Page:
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Developing the next generation of produce packaging

bp produce packaging

It wasn’t that long ago that all fresh fruits and vegetables were sold bulk, and sophisticated packaging technology was a basket. Today, retailers and consumers alike are seeking much more—they want packaging with more convenience, affordability, and food safety—and designers and innovators are heeding the call.

Packaging is an essential part of the produce supply: without effective packaging, growers can’t pack or ship product, wholesalers can’t receive it or send it to their customers, retailers can’t fill shelves, and consumers can’t buy it and take it home.

Better packaging encourages buyers to spend more and try new things, and ineffective packaging can turn them away from a brand or a product forever. There is no part of the supply chain untouched by packaging from field to fork, and with perishables, it’s essential for innovation to play a role to maintain freshness and safety.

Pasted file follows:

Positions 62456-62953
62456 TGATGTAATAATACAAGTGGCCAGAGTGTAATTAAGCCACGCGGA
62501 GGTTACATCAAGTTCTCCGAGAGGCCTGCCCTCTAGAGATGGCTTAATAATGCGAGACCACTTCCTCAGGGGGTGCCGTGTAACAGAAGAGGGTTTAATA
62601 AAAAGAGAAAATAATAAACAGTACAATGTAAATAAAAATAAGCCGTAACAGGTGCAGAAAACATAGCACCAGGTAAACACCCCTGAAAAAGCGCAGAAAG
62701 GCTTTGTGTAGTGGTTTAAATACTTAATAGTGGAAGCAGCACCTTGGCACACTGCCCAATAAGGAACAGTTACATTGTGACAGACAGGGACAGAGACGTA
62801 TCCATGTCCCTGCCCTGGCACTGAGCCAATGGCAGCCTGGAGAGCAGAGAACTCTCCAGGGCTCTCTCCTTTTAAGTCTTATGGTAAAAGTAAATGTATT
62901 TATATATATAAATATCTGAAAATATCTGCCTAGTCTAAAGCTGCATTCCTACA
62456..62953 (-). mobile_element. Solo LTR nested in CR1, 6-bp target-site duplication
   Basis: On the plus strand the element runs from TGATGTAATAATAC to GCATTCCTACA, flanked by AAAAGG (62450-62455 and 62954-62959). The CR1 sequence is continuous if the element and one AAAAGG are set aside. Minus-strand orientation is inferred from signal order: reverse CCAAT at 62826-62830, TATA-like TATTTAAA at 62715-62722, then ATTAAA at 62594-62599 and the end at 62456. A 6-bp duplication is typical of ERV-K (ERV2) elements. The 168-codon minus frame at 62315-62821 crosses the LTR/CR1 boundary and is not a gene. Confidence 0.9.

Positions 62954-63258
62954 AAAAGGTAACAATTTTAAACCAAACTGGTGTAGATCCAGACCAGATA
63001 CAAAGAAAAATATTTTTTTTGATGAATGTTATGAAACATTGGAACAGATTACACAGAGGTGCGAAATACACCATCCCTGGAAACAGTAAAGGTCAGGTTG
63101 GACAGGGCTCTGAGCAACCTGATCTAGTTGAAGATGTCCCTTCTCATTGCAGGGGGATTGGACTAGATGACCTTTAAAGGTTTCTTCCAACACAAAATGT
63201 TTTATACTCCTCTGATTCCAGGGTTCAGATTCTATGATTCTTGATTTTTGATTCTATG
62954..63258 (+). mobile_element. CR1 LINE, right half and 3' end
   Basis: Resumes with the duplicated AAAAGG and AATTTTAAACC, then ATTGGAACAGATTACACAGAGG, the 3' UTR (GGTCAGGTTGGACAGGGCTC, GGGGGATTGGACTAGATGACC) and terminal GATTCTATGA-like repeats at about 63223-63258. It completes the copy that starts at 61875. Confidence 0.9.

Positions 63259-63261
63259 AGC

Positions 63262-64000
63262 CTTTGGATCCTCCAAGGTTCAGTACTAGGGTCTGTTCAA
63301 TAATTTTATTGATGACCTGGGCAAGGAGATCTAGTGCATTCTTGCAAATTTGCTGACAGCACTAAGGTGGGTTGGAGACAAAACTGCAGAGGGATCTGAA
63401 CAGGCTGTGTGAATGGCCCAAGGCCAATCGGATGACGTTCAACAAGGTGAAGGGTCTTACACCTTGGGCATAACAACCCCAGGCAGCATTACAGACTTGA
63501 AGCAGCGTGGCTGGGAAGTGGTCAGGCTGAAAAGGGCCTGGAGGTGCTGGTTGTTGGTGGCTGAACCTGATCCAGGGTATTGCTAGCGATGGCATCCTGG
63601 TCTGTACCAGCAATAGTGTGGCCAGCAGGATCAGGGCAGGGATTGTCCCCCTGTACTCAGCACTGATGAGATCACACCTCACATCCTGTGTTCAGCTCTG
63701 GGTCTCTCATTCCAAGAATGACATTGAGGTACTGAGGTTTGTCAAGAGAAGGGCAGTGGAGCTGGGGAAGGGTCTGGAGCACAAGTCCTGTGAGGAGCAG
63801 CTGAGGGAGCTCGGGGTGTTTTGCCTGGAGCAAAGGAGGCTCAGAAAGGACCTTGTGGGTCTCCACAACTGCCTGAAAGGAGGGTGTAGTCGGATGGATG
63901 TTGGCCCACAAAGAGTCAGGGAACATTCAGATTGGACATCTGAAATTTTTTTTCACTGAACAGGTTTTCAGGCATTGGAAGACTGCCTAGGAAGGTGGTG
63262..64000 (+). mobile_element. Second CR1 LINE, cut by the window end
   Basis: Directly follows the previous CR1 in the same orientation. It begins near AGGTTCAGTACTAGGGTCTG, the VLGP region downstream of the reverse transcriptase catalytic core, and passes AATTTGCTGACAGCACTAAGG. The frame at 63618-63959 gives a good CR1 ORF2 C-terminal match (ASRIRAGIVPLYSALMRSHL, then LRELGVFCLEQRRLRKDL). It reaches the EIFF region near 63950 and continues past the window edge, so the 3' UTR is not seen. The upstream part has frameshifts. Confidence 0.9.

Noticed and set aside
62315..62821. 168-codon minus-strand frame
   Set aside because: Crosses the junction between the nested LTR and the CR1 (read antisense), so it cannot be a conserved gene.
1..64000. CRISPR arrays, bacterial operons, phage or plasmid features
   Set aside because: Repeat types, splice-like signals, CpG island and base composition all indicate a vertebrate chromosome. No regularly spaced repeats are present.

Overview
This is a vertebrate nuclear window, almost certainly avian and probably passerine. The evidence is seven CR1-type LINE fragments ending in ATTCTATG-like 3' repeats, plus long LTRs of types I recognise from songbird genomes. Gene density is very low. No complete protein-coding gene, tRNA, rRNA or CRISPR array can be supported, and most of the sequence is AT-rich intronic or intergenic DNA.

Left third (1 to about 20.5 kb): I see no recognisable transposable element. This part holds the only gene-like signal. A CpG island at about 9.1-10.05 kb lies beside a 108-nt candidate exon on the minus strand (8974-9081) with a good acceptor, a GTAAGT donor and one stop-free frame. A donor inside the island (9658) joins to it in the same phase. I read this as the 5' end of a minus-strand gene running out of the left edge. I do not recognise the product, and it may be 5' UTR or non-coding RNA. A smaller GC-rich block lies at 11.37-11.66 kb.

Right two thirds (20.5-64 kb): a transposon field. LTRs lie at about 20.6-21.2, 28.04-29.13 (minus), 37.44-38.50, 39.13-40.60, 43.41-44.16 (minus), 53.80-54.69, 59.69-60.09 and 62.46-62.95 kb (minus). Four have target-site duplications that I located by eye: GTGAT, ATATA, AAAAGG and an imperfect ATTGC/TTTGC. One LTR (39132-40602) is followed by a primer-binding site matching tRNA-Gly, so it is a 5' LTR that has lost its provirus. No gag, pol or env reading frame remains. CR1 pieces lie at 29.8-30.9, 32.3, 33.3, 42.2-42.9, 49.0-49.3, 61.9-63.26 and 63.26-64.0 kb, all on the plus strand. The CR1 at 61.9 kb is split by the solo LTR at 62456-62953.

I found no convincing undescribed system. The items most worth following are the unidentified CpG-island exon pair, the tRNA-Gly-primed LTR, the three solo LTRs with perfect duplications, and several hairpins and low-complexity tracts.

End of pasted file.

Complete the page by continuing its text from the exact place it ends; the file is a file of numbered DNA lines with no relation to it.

Demand for produce packaging in the United States, reportedly valued in billions, continues to climb. And as healthy eating trends continue, traceability and environment accountability will also rise accordingly, spurring higher demand for packaging to better meet these needs.

Packing and processing benefit from packaging innovation through reduced waste and lower transportation costs, and sales and marketing-focused segments are improved by the ability of packaging to create data about unit sales that’s easier to track and collect without interfering with the integrity of the product.

So, all in all, it’s a win for the greater food industry.

Many recent innovations are focused on convenience, making it easier for consumers to grab and go, with ready-to-eat items of meal kits requiring little to no prep.

This falls into the burgeoning category of so-called “last mile” packaging—the crucial final stages between when the product arrives at retail and reaches the consumer as part of a meal. Ensuring fruits and vegetables are as fresh and flavorful as possible, hours or days after harvest, is the end goal of last-mile packaging.

This is multi-part feature on produce packaging adapted from the October 2019 issue of Produce Blueprints.